According to ADHD aware, people with cognitive differences like ADHD, dyslexia, and autism make up as much as 40% of the entire population. Meaning almost half of the world struggles with daily tasks like reading and writing. Neurodiverse people have to develop tools and techniques to navigate life.
In the past few years, Microsoft 365 has worked on improving to help users focus on their work and support effective reading and writing.
Features like Immersive Reader, Editor, and Thesaurus, allow people to stop relying on their own internal hacks and leverage technology to overcome these challenges. Accessibility in Office apps has completely transformed how neurodiverse people get things done and provided for them a new form of confidence.
These tools are continuing to grow and improve. Here are some of the latest accessibility features in Microsoft 365 that support focus and productivity for neurodiverse and neurotypical workers, alike.
In the second quarter of 2022, Microsoft listened to the need of their neurodiverse customers, by adding more ways to customize and reduce notifications in Microsoft Teams.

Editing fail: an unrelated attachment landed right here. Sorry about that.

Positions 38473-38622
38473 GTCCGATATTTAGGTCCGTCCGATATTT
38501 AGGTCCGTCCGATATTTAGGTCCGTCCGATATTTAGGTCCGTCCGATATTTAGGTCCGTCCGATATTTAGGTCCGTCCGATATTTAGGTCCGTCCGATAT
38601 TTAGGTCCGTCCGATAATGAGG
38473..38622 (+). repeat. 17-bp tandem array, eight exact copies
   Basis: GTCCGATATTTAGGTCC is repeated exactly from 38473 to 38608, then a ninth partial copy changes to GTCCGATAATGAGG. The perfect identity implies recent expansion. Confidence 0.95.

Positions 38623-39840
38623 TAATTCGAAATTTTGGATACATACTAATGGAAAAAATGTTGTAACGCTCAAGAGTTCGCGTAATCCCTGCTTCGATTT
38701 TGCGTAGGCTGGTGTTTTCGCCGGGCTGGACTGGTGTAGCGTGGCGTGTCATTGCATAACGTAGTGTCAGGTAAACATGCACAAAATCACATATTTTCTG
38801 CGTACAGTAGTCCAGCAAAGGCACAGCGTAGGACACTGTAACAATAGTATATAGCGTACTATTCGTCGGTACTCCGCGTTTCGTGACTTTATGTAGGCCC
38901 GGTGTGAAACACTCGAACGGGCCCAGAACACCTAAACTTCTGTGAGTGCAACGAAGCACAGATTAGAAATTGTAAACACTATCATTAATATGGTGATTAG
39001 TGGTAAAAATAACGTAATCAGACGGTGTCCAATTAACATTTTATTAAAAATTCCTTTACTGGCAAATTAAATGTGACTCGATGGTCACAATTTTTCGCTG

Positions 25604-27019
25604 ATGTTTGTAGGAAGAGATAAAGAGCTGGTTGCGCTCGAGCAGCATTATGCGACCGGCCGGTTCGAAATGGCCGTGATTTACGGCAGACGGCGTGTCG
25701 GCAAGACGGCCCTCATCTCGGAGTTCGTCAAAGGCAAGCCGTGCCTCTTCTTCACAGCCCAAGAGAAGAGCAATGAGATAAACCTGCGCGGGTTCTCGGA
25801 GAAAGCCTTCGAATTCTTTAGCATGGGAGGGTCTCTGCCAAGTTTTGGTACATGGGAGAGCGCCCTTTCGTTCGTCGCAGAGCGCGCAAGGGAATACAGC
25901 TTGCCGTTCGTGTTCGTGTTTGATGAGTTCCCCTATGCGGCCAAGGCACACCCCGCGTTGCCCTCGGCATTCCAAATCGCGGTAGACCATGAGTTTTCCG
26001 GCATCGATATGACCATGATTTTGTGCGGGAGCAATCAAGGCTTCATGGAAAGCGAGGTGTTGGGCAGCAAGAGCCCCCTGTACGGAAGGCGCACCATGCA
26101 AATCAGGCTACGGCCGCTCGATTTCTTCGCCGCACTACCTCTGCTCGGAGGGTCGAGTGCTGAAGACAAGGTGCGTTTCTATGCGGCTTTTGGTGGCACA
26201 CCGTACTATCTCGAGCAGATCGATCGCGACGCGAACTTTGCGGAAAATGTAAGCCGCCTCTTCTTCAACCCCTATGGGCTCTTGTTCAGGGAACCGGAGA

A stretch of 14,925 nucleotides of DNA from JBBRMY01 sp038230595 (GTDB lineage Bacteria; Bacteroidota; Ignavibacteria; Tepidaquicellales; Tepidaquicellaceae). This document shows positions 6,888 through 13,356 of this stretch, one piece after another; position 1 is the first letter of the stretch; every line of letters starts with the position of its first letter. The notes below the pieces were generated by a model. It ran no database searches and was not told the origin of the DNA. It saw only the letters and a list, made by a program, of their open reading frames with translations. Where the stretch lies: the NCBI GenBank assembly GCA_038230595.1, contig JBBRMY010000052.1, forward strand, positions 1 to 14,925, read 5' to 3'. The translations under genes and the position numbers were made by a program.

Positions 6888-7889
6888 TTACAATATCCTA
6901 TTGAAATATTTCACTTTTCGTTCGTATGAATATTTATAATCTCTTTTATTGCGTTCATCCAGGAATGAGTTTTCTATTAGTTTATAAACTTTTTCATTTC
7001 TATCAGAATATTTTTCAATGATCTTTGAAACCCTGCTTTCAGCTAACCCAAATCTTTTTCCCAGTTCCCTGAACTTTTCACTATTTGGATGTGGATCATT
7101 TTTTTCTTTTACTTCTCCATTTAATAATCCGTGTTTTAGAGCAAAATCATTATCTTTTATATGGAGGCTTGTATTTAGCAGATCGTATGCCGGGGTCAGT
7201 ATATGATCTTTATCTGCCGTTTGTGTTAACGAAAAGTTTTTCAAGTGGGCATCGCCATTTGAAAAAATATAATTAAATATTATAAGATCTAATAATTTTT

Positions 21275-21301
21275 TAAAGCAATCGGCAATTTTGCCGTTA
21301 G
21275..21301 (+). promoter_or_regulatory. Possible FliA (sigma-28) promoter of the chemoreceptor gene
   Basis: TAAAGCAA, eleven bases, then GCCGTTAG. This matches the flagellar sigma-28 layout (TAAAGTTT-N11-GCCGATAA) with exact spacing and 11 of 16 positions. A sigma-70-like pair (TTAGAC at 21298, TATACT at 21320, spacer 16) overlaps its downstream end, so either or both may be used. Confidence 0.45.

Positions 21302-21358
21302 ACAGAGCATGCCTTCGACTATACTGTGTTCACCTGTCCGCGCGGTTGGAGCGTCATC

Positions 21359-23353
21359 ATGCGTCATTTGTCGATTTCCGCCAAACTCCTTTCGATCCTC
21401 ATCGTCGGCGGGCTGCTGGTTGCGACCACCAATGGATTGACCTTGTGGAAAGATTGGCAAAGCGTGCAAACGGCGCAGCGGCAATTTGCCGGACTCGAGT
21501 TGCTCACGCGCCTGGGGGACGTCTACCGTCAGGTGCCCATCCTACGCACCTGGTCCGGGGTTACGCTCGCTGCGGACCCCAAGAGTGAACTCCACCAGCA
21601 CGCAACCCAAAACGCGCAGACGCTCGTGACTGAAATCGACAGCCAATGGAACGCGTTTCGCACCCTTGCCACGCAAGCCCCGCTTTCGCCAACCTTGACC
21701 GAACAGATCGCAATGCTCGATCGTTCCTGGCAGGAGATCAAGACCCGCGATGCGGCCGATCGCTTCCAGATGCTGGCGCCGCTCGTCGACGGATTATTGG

Furthermore, you can configure your activity feed in notifications by right-clicking on an individual item in the feed. Also, now you can mute notifications during meetings (either for all meetings or just one).
You can read more about all the available options for customizing your Teams alerts in managing notifications in Teams.
However, if these options are not enough, you can use Viva Insights to enroll a focus plan, auto-book your focus time, customize what you see and hear while focusing, and get insights about progress towards your focus goals.
Support and improve reading and writing
Text predictions and suggested responses can help avoid errors and simplify the writing process. Microsoft has been integrating these features in more places every time. Most recently, they enrolled text predictions to Outlook for iOS and Android devices and have expanded suggested replies and vocabulary in more languages.
On the other hand, voice and audio tools can help neurodiverse people work more effectively. For example, for those with dyslexia, speaking rather than typing can help avoid errors; for those with ADHD, voice inputs can help capture thoughts in the moment and stay in the flow. Those with vision and motor disabilities, or temporary limitations like holding a child while working can also benefit from this.
It is crucial for neurotypical people to think about accessibility while working on documents and during meetings; as well as for neurodiverse people to be aware of the options they have, to make their work easier.
To learn more about accessibility features in Microsoft 365 or to evaluate the best option for your organization, please contact us today.